The economic straightjacket of our recent past has put a severe limit on opportunities for adults to grow and prosper. People are feeling thwarted and trapped in their efforts to provide for themselves and their families. They’re learning to adapt, or they’re dealing with their frustration and pain by going numb. Some of us respond to crises with denial. Some of us respond with action; some of us tend to freeze into paralysis. There are many things people do to survive in times of crisis and difficulty. In the meantime, whether they feel it or not, they’re frying emotionally and physically. Their systems are under siege, 24/7.
My heart goes out to all of you who find yourselves in this painful, devastating situation. I too have experienced recent financial trauma.
In the hope that it will provide you some relief, I promised last week to include suggestions for how to deal with ongoing stress – the “wealth, health, and stealth” kind. These suggestions may make it possible for you to keep your unavoidable stress from turning into avoidable trauma. You saw some of these ideas at work in the story of the Morrows and Bodens. In the midst of difficult circumstances and events, I encourage you to try the following:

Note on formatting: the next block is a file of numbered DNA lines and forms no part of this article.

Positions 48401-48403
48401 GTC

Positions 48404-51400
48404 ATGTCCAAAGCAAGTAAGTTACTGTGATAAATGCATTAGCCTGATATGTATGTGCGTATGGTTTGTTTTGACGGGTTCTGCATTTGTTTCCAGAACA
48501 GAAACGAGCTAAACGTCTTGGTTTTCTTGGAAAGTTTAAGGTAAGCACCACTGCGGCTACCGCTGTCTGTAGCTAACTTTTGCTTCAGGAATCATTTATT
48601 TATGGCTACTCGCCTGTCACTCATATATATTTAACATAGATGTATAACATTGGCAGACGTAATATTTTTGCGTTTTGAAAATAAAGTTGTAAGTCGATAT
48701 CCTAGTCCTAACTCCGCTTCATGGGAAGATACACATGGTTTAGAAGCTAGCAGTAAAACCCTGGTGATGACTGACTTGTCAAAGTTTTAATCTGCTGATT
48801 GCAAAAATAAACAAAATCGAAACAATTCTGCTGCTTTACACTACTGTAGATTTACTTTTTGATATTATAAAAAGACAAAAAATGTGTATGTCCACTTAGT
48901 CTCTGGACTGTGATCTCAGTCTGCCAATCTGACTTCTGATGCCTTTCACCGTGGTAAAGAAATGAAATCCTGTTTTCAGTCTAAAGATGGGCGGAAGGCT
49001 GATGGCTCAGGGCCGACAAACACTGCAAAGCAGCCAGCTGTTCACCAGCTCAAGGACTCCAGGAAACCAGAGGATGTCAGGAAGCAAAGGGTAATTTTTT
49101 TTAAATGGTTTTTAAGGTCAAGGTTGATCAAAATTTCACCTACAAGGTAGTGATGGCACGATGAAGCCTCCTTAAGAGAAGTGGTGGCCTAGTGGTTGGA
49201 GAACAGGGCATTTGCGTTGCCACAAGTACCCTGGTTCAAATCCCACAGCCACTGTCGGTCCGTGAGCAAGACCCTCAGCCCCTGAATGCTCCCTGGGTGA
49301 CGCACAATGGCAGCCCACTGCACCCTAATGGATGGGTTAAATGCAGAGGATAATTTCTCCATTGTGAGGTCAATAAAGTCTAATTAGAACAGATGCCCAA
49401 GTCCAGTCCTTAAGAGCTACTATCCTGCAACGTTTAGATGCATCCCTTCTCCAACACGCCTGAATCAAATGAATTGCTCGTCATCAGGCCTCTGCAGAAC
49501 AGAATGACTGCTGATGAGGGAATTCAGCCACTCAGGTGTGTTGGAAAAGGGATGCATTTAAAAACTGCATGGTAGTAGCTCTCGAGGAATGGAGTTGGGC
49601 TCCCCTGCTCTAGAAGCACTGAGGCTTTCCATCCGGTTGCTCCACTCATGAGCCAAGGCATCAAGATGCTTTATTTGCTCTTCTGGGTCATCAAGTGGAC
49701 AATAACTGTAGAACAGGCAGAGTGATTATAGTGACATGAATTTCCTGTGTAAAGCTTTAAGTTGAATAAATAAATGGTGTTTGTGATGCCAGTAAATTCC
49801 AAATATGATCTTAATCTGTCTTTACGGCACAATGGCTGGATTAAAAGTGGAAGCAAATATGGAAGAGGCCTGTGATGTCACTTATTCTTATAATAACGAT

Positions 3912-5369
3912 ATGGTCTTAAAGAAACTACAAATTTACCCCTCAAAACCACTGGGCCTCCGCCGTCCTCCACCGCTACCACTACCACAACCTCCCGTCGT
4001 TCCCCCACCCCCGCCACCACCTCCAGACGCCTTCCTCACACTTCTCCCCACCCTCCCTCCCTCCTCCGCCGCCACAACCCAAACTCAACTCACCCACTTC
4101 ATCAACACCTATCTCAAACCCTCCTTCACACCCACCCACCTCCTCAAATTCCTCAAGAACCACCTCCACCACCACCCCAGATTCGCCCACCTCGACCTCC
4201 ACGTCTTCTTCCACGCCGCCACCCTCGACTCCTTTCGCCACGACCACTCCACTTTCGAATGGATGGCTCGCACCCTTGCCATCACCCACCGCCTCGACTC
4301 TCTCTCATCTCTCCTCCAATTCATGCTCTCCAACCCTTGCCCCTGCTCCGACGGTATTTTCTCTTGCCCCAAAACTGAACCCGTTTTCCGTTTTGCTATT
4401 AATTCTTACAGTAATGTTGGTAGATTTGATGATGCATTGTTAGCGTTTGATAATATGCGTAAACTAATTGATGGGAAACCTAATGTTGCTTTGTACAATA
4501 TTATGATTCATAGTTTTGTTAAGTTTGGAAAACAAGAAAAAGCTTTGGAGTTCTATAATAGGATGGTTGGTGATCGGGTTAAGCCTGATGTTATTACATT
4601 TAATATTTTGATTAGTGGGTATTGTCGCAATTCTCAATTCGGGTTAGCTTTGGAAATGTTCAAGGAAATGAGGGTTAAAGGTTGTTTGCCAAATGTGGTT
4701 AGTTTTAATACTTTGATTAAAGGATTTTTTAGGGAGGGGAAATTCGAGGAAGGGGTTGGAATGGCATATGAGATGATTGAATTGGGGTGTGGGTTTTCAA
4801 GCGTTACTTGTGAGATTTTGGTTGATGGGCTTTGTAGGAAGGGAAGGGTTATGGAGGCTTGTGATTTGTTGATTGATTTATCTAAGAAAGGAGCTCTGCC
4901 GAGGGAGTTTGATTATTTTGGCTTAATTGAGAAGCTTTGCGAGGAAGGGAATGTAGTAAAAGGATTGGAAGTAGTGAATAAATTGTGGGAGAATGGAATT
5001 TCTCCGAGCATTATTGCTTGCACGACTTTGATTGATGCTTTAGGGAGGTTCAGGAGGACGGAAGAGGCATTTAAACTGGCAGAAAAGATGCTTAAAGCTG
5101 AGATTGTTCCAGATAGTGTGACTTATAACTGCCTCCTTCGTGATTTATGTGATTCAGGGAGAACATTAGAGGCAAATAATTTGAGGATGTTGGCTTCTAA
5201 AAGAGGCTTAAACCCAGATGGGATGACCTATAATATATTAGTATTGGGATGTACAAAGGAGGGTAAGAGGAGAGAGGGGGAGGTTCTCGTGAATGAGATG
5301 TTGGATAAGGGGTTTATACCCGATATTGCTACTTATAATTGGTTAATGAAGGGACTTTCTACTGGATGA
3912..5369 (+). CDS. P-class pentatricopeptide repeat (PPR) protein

- Slow down, don’t panic
- Remember you’re not alone
- Think through your options
- Ask for help, don’t isolate yourself
- Take good care of yourself physically and emotionally
- Don’t blame yourself for things beyond your control
- Reduce the pressure on yourself in every way possible
- Keep your perspective, others are suffering too
- Look for ways to help others, and to give back to those who’ve helped you
- Don’t lose hope, focus on the positive
These ten steps are fairly simple, but I know they are truly not easy. I’ll be back next week to go through these steps in more detail. I’ll provide suggestions for how you can get started using these steps in real-life, practical ways. I know these steps can help you, because I use them and teach them to my patients, and I’ve seen them make a world of difference in these hard times. I encourage you to give them a try.